Screening, also referred to as “buffing,” entails sanding hardwood floors. A thin layer of polyurethane that shields the hardwood from stains and scratches is removed throughout the procedure. After screening, floor restoration experts undertake a recoating, which simply involves applying a fresh coat of polyurethane over the sanded coating.
Screening will not address deep scratches or changes in color. If you have a stain on the hardwood floor or Pet Urine or a scratch that has penetrated down to the raw wood, the screening process will not fix or help this. It is simply adding on a coat of clear protection on the hardwood floor. Example, similar to nail polish, if your color has chipped and you add an extra coat of gloss, it will help preserve the existing polish, but will not change the color underneath. This is identical to hardwood screening. Screening will revive or refresh your floors, postponing the need for a complete sanding and refinishing later.
- When will hardwood Screening NOT work?
Screening will not work on waxed floors as it can not adhere properly to the surface. Also, it will not work well if you have used products that have wax in them (e.g. mop and glo or orange glo).
- If the floors have worn down past the color (and/or you have portions of the floors that are gray from oxidation), screening is not the right process. Instead, it’s time for a full sand and refinish.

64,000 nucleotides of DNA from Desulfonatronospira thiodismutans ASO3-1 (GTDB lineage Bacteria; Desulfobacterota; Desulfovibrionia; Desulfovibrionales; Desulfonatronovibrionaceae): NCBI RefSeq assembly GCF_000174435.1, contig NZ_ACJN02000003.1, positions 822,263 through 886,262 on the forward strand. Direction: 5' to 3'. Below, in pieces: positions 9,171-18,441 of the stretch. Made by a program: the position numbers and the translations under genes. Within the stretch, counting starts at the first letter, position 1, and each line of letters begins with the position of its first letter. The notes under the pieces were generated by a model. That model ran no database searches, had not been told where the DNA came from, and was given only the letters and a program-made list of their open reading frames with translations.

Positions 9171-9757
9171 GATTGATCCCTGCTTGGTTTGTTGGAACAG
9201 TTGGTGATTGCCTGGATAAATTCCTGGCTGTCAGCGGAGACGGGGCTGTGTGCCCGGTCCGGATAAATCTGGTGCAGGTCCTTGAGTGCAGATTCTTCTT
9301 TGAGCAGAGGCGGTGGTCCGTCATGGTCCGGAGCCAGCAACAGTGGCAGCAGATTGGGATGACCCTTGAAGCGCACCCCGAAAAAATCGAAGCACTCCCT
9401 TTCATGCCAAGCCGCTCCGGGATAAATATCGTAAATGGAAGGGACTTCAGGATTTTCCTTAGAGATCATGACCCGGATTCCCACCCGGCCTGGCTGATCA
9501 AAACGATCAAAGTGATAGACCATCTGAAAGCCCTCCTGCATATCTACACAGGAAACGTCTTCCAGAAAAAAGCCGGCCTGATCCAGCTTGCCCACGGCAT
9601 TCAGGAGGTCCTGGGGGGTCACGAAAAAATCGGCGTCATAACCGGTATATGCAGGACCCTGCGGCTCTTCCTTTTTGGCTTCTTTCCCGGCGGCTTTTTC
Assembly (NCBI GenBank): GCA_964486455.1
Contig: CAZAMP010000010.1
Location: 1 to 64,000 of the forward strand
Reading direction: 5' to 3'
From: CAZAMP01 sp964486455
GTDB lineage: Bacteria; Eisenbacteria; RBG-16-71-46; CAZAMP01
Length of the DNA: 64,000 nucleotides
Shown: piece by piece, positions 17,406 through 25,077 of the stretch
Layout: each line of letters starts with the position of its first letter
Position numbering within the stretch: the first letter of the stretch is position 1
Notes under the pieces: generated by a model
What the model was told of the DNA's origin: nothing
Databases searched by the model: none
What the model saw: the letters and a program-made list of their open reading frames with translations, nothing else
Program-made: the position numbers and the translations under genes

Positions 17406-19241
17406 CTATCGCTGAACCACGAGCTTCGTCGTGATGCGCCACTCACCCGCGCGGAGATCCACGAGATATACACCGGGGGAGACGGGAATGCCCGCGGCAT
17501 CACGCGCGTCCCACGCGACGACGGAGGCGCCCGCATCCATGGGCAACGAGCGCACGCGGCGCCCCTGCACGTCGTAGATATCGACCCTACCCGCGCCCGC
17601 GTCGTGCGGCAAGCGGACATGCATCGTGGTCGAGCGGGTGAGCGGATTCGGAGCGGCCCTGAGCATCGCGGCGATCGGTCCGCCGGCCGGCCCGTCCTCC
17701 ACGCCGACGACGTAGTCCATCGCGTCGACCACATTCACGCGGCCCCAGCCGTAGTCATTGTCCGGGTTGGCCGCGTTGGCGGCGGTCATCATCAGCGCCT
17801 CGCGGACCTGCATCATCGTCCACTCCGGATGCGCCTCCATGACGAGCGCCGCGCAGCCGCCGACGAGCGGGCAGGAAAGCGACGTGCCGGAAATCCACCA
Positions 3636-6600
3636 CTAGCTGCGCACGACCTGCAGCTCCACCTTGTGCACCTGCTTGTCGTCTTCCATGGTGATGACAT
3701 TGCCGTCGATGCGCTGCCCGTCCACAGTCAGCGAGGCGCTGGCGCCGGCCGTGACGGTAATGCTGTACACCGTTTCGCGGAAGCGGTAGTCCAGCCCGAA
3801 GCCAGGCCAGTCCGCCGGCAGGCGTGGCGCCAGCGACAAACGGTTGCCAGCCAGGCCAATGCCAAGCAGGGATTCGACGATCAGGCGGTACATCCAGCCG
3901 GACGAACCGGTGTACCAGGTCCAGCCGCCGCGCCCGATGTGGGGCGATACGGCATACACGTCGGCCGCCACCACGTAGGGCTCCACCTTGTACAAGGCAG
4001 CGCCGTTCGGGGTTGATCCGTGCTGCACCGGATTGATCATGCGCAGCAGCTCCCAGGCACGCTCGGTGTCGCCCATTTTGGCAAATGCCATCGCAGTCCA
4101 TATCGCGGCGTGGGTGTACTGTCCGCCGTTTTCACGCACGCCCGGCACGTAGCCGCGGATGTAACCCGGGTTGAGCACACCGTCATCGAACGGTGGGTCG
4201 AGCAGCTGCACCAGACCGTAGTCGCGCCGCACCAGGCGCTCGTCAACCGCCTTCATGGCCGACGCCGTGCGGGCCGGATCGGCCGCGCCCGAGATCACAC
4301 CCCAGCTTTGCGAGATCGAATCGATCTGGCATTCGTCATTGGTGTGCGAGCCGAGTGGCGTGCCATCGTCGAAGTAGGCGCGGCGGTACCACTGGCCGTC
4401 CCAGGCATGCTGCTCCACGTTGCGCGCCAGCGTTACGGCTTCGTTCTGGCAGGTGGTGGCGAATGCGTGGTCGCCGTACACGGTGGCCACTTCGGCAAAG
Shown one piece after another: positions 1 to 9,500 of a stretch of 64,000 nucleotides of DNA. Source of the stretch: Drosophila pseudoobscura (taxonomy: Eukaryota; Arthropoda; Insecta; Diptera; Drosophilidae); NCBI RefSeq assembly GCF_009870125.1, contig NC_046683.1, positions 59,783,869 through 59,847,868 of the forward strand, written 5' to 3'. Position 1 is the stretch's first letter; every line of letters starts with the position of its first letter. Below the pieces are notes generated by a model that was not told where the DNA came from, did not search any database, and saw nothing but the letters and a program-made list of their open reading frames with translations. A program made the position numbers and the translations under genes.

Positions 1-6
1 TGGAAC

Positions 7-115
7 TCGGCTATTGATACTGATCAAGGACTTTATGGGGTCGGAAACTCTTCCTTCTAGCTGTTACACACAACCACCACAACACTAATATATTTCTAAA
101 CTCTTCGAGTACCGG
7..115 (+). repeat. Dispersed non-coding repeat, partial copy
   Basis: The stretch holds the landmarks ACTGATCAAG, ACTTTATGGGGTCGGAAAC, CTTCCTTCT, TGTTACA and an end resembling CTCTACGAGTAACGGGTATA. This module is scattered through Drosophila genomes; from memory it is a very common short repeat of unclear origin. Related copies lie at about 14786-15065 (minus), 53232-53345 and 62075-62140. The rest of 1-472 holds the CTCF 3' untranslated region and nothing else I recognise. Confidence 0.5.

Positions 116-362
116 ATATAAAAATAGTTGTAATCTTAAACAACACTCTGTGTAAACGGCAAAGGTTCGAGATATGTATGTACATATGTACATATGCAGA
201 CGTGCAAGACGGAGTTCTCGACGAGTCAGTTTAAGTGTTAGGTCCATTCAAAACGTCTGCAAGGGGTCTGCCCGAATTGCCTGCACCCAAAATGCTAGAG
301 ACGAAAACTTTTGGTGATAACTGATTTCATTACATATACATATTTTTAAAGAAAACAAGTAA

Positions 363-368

- If you want to change the color of your floors. In order to change the color of your floors, you need to sand the floors completely down to the raw hardwood and then apply the stain.
- If you have gray patches on the floor, it’s too late for a screening
- A screening will not address UV discoloration under area rugs
How does the process of hardwood screening work?
Unlike sanding and refinishing, screening just scuffs up the floor and is relatively clean. It is a faster, and hence less expensive process as well. After the floors are screened (which could take an hour or two…or sometimes 1/2 day to a full day, pending on the areas), we then apply 1 coat of polyurethane. The buffer has a mesh that is embedded with abrasive particles – just enough to allow proper bonding for the new coat of poly. It is basically the last step of the sanding process.
Typically, for a screen and recoat, you add one coat of poly, but if you’d like even extra protection, you can add on 2 coats. You would screen before each coat.
Screening is generally a 1 day process with an hour between each coat. Just like sanding and refinishing, all the furniture needs to be moved. There is some drying time involved as well – usually 24 hrs before you can walk on it and a few more days before you can move furniture back.